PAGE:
Father of Lions: One Man’s Remarkable Quest to Save the Mosul Zoo
A tame lion cub, a city under lockdown, and a community invaded by terrorists. This hardly sounds like a tale about a zoo. But read on…Louise Callaghan’s account of the jihadists who take over the city of Mosul in Iraq is compelling. The title, Father of Lions, veils the purpose of the book: to relate the effect of the destructive jihadist presence from the perspective of a single family.
Abu Laith, co-hero in the drama, is an exuberant middle-aged extrovert with a passion for animals fueled by the National Geographic television channel. He is rebellious, unused to being bossed around or imprisoned in his home with his wife and close to a dozen raucous children underfoot. As the world around him collapses, his thoughts reach constantly to Zombie, his lion cub, unsafely caged and underfed on the other side of the city, his other animals savaging and devouring each other.
At first, when the Americans arrive to liberate the city, their bombing and shooting prolongs the peril. But then, almost magically, a second hero arrives. Dr. Amir is an Egyptian veterinarian whose passion for animals is geographically more extensive and more practical than Abu Laith’s. Together they must spirit Zombie to safety across the border, a mission fraught with danger.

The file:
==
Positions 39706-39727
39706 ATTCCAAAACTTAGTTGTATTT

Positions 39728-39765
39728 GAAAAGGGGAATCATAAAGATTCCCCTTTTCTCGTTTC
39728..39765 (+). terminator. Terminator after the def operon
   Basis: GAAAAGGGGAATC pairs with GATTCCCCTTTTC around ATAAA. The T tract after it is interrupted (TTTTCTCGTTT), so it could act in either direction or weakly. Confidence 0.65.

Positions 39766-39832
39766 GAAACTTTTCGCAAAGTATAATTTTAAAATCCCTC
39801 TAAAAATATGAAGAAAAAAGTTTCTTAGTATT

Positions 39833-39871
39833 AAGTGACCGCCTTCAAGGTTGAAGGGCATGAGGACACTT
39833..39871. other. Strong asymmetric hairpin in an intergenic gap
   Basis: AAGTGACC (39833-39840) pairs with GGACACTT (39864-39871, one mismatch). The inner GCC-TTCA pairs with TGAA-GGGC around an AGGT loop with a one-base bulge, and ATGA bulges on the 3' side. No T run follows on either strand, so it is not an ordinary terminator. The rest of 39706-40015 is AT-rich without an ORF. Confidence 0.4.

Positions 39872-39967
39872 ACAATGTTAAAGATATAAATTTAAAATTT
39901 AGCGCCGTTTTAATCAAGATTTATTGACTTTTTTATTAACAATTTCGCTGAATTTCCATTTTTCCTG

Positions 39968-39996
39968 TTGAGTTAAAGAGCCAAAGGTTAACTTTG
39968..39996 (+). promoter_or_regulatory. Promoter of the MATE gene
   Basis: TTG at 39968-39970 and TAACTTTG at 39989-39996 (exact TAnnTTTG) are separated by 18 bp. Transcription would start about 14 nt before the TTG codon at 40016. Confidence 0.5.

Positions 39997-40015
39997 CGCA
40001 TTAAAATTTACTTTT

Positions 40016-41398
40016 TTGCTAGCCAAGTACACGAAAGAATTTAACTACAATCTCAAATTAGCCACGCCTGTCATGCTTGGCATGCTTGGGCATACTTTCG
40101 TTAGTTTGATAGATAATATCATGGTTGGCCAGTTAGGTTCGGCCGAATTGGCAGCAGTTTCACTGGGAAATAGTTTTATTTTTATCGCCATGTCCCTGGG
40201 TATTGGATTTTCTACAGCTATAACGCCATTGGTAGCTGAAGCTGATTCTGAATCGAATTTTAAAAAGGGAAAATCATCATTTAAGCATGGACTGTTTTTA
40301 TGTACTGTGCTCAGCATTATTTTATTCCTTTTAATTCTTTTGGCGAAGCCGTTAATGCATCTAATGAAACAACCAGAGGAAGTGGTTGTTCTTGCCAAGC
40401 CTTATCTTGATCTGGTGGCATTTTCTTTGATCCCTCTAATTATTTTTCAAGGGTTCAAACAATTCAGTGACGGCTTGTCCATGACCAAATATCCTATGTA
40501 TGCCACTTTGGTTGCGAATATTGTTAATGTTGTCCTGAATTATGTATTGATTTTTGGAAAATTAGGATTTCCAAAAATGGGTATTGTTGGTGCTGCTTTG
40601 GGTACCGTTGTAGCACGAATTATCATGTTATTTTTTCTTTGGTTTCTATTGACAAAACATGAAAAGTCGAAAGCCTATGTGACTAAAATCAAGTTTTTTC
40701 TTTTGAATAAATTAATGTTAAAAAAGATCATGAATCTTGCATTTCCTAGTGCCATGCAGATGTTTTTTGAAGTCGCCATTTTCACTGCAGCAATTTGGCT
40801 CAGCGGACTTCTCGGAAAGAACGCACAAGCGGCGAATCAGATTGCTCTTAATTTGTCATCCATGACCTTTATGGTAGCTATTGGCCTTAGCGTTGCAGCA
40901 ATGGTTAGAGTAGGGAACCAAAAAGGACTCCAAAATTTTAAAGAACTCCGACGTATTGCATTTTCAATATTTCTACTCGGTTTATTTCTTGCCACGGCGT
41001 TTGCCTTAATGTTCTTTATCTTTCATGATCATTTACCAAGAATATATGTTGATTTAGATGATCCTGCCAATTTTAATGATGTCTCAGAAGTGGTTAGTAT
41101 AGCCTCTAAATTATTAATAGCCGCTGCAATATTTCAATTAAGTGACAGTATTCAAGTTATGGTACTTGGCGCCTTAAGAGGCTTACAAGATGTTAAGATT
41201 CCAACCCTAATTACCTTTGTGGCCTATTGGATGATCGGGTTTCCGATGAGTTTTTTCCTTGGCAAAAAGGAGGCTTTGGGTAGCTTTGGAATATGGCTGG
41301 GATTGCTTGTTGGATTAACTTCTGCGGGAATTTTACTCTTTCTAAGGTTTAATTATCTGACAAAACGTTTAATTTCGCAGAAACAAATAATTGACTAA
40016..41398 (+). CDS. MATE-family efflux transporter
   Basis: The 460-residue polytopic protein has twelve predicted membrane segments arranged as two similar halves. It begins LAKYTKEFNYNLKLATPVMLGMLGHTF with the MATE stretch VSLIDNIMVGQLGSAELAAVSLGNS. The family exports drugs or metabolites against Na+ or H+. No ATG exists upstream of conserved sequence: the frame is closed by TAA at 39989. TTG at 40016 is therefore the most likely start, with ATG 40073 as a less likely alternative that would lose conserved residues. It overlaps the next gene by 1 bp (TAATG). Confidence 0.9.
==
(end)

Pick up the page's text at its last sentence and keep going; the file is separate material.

To the very end the story is grim, but the author, a British journalist, has mitigated the horror with frequent dabs of black humor making the unreadable and unthinkable totally compelling.
|Page Count||400 pages|
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|Category||Biographies & Memoirs|
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